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Press Release: 8/17/02

Colorado sculptor J. Christopher White astounded crowds at Loveland's 2002 "Sculpture in the Park" Exhibition by unveiling an innovative sculptural concept he recently developed by co-mingling the ancient mediums of wood and bronze. While wood and bronze have frequently been presented side-by-side in sculpture, White has done a stunning job of blending the two into a new medium which he has christened a "bronze-wood meld".
"Determined", his eye catching rendition of a peregrine falcon in a dive, caused the show audience to do a double take - is it wood or bronze? The transition point between wood and bronze was nearly imperceptible due to the artist's ability to take the wood deep into the bronze sculpture, and the skill of the patiniere to reproduce the weathered grays of rough wood.  White's tasteful use of high Polish and contrasting rugged grays (in his wood sculptures), builds a platform to launch the illusion of bronze turning into wood. The result is a sculpture with the durability and repeatability of bronze, and the warmth and one-of-a-kind uniqueness of wood. "You really got the best of both mediums and the added intrigue of having your eye fooled", White commented. The Loveland crowd was clearly awed by this new  sculptural medium. White  said, "It really was fun to watch people scrutinize the work, narrow their eyes and begin to examine the piece more closely. After running my finger along the precise boundaries of the bronze and wood; and often repeating, "No, this part is bronze, and "Yes, this segment is wood", people would smile a wondering smile and ask "How did you do that?". It was an exciting way for me to interact with the crowd because more often than not at the end of the conversation the newly educated would grab a friend and challenge them to point out where the bronze ended or began. Over the two decades that White has been sculpting professionally,the artist has built a national reputation for unique wood images fashioned from West Texas juniper and highly polished to achieve the glowing golden hue inherent in a Tiger Eye stone. White explained, "Although I thoroughly enjoy working in wood, the medium has limited my ability to produce sufficient sculptures to satisfy the growing demand for my work. 'The advantage of this new medium is that it allows me to produce multiple images while retaining the one-of-a-kind value collectors are seeking."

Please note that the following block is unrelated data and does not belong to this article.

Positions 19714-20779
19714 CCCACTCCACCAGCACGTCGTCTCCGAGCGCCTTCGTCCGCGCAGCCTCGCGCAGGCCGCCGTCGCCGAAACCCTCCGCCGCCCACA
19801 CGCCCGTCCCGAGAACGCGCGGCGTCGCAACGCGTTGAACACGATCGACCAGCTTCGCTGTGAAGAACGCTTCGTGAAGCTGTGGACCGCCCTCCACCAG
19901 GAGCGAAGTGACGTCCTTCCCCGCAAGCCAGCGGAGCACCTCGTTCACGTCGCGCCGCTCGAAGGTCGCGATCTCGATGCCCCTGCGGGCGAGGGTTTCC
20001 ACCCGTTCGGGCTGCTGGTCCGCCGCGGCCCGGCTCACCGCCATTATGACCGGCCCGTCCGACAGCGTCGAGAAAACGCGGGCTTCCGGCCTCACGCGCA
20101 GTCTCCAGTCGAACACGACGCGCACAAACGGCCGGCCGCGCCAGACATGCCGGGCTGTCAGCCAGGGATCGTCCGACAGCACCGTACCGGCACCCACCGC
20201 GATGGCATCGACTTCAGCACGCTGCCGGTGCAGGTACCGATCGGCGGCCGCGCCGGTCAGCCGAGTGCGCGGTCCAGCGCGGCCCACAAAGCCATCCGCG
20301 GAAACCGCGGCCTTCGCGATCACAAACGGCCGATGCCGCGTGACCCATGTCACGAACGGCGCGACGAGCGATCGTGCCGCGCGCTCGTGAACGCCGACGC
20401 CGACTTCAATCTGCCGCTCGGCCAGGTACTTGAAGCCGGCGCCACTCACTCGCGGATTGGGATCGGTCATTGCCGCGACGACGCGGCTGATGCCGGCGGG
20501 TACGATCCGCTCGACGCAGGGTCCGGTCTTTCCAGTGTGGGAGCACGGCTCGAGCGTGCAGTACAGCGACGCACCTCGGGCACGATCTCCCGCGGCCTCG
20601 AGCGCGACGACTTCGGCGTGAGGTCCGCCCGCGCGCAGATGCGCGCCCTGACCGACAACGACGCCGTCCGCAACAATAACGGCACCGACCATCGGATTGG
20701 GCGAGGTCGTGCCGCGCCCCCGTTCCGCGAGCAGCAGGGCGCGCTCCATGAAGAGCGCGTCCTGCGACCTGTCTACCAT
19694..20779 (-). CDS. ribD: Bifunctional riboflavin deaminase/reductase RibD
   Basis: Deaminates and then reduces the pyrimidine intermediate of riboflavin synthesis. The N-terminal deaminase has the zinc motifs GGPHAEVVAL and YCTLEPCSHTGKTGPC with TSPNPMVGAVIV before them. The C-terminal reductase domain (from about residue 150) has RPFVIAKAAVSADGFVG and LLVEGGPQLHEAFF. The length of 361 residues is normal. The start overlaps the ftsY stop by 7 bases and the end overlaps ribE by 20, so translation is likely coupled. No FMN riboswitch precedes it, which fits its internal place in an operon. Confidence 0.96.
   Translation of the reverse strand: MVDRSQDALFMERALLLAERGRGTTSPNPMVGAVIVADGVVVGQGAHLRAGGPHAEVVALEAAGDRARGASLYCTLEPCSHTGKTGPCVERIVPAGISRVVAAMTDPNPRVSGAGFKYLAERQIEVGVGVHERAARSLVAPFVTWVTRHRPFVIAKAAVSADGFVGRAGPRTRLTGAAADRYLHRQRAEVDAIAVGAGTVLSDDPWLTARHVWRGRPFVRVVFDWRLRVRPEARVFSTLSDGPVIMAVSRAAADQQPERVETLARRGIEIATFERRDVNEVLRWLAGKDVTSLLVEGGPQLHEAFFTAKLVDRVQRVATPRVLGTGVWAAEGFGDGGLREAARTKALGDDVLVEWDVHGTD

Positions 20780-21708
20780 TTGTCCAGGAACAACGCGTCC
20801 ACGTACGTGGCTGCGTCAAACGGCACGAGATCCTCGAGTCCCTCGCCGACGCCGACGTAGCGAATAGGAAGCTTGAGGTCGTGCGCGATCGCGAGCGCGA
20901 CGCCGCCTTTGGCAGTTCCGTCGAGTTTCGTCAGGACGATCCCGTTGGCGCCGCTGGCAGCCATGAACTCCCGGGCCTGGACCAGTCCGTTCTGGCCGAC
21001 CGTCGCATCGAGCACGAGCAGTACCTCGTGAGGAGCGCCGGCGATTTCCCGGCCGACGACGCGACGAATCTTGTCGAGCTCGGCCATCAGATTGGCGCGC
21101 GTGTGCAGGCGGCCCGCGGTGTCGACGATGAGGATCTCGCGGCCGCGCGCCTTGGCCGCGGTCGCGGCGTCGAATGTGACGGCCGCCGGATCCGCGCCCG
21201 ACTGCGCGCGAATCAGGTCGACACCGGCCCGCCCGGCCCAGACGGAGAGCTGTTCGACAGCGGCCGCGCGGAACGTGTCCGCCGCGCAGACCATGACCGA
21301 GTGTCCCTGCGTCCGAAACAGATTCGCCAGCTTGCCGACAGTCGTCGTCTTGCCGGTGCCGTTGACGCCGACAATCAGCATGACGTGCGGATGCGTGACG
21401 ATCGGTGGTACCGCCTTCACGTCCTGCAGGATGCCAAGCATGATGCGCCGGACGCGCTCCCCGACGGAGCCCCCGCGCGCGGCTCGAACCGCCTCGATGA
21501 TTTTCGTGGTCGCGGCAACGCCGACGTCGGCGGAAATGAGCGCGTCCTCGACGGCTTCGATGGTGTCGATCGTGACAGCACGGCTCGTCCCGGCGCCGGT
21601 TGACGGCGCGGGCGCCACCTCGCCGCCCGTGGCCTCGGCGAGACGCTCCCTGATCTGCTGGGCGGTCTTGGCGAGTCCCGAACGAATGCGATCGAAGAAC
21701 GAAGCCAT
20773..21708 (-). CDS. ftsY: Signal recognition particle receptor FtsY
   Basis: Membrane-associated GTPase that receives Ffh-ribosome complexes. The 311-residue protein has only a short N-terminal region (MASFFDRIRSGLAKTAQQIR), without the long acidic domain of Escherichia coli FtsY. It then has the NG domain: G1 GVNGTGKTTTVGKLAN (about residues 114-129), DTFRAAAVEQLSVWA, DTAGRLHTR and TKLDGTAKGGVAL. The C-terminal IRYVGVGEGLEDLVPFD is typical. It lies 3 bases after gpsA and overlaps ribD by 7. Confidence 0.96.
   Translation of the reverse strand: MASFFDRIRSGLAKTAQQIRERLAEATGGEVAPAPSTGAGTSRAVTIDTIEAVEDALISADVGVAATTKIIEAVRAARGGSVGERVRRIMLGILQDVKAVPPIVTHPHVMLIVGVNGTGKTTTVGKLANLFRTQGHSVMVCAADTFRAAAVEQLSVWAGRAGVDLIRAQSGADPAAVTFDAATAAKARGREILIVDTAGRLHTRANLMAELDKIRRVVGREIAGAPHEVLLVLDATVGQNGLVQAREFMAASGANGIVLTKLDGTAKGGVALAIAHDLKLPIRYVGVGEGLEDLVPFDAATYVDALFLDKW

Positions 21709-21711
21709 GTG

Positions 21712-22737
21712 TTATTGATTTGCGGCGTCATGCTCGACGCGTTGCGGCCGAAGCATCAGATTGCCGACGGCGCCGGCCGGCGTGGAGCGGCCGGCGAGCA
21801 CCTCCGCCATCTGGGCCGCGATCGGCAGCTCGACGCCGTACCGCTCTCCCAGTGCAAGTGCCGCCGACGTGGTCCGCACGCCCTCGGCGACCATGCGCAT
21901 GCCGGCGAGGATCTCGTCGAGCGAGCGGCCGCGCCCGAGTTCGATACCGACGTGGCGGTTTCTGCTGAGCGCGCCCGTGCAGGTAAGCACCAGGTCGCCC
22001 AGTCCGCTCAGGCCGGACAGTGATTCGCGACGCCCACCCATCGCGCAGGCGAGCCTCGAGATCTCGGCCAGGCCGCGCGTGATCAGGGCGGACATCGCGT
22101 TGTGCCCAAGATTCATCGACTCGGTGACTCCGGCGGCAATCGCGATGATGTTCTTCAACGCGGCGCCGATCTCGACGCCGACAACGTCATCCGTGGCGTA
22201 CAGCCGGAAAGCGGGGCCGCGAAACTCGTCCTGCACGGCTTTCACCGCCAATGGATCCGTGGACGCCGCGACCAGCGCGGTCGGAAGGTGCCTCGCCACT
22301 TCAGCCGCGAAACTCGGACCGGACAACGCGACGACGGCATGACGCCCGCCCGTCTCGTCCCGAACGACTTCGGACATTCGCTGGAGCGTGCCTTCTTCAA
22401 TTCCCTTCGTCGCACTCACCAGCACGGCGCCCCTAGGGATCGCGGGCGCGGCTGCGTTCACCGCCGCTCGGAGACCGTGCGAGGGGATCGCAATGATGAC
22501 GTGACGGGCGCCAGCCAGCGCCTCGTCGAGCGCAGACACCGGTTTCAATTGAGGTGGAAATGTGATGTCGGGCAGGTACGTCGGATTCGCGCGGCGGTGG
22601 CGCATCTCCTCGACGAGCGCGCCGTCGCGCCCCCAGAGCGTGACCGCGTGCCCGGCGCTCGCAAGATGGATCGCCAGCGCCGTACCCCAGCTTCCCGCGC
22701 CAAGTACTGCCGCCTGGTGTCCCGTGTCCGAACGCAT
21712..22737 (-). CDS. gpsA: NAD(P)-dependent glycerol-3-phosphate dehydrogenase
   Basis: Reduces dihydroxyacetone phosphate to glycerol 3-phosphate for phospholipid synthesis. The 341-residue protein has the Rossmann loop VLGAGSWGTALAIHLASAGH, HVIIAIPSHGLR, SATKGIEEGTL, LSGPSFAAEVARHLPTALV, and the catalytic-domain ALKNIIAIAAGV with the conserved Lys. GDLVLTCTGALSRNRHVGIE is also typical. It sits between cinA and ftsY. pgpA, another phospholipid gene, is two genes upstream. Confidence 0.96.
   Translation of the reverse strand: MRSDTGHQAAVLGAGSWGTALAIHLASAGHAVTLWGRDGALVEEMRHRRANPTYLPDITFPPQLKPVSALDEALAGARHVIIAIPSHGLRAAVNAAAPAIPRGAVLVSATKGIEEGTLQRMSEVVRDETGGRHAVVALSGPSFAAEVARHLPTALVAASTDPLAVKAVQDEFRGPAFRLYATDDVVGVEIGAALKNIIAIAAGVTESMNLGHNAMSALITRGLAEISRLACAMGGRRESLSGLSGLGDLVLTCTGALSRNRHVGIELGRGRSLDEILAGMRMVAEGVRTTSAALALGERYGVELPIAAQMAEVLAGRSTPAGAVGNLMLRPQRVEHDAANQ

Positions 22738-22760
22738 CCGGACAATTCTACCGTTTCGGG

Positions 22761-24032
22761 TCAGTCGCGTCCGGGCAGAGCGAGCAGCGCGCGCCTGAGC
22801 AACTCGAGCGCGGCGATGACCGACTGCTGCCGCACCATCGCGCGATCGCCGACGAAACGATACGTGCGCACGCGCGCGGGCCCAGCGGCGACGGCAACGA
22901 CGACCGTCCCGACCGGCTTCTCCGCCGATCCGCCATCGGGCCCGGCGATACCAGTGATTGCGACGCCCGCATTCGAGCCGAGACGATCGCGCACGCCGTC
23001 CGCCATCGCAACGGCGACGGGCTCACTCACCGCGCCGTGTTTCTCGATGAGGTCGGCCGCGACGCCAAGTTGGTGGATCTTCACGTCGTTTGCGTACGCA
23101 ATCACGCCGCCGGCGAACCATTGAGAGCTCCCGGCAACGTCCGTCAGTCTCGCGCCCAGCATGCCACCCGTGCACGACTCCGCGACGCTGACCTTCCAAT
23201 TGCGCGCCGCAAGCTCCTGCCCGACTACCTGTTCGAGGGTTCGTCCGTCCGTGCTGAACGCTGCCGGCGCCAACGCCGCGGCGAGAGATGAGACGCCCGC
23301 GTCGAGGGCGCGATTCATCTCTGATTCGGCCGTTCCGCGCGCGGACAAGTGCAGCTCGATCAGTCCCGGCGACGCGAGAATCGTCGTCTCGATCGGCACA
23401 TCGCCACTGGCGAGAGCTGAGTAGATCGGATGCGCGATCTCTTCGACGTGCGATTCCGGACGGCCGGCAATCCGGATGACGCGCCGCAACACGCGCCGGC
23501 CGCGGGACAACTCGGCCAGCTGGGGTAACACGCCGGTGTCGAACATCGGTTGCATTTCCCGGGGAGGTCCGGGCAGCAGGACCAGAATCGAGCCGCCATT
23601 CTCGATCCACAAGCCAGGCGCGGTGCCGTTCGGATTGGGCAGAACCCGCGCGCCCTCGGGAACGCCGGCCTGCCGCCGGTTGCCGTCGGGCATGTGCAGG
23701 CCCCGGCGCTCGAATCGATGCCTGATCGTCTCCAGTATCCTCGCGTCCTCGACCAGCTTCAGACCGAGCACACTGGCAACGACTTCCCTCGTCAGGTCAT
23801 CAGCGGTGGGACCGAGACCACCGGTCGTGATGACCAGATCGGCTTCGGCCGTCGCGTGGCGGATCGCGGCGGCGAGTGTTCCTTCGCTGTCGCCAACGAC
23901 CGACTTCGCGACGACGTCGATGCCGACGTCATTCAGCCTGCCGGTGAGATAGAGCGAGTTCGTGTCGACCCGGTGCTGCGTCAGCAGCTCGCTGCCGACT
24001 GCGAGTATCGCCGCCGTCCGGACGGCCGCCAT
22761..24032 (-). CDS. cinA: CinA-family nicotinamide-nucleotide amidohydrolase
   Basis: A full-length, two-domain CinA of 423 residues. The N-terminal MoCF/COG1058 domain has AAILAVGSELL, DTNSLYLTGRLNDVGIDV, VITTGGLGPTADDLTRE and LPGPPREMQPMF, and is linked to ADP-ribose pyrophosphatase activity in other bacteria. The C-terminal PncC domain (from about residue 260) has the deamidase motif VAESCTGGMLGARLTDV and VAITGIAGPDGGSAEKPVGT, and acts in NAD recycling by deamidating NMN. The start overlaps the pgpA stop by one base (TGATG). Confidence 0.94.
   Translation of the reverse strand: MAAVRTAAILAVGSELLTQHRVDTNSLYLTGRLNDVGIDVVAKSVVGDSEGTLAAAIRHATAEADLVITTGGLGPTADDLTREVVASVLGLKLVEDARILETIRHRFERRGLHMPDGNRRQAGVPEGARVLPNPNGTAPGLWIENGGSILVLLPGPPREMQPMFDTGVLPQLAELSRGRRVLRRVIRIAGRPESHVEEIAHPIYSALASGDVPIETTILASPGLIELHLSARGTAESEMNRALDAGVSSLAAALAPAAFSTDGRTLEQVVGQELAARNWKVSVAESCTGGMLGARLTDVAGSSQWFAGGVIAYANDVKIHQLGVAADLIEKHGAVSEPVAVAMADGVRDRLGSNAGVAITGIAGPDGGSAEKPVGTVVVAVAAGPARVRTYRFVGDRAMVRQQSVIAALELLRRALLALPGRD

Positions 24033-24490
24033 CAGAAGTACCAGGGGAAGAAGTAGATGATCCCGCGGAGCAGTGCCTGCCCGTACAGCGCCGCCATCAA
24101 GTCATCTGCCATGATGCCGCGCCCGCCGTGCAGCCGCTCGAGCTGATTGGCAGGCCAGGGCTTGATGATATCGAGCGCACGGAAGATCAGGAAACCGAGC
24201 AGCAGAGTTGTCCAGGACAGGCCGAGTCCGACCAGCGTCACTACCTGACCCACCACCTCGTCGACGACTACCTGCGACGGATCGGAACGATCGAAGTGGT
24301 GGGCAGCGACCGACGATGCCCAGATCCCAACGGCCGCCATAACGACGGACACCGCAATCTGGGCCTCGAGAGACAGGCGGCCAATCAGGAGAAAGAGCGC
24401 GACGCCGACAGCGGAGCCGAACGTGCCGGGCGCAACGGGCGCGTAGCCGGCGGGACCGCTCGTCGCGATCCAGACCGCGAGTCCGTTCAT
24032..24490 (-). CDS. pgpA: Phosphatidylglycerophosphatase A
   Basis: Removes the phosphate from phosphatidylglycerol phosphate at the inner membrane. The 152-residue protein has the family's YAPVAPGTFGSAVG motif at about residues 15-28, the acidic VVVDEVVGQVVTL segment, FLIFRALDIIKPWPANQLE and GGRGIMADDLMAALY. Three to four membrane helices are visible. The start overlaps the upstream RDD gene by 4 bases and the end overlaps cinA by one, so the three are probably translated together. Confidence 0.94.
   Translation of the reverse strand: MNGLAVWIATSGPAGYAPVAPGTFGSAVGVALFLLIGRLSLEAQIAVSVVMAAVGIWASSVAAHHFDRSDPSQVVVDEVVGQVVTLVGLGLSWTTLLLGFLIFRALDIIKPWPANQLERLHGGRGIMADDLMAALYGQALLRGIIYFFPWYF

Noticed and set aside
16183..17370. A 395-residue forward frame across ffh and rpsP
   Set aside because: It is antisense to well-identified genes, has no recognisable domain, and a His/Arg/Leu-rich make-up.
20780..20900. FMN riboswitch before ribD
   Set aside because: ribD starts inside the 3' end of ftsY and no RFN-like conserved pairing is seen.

The sculptor emphasizes that in addition to melding the juniper and bronze together the mesquite base in itself is also an art form, its lines working with and flowing into the lines of the falcon. Also, the rich, gray wood tones of the mesquite are incorporated into the patina of the bronze creating an overall blend which makes it nearly impossible to discern wood from metal.
White is already creating additional images and is excited about the challenges posed by each new idea. You can find White's falcon image, "Determined", and dozens of the artist's other exquisitely executed wood sculptures, on his web site: www.parablesinwood.com

Press Release written by Myrna I Zantell, 8/17/02

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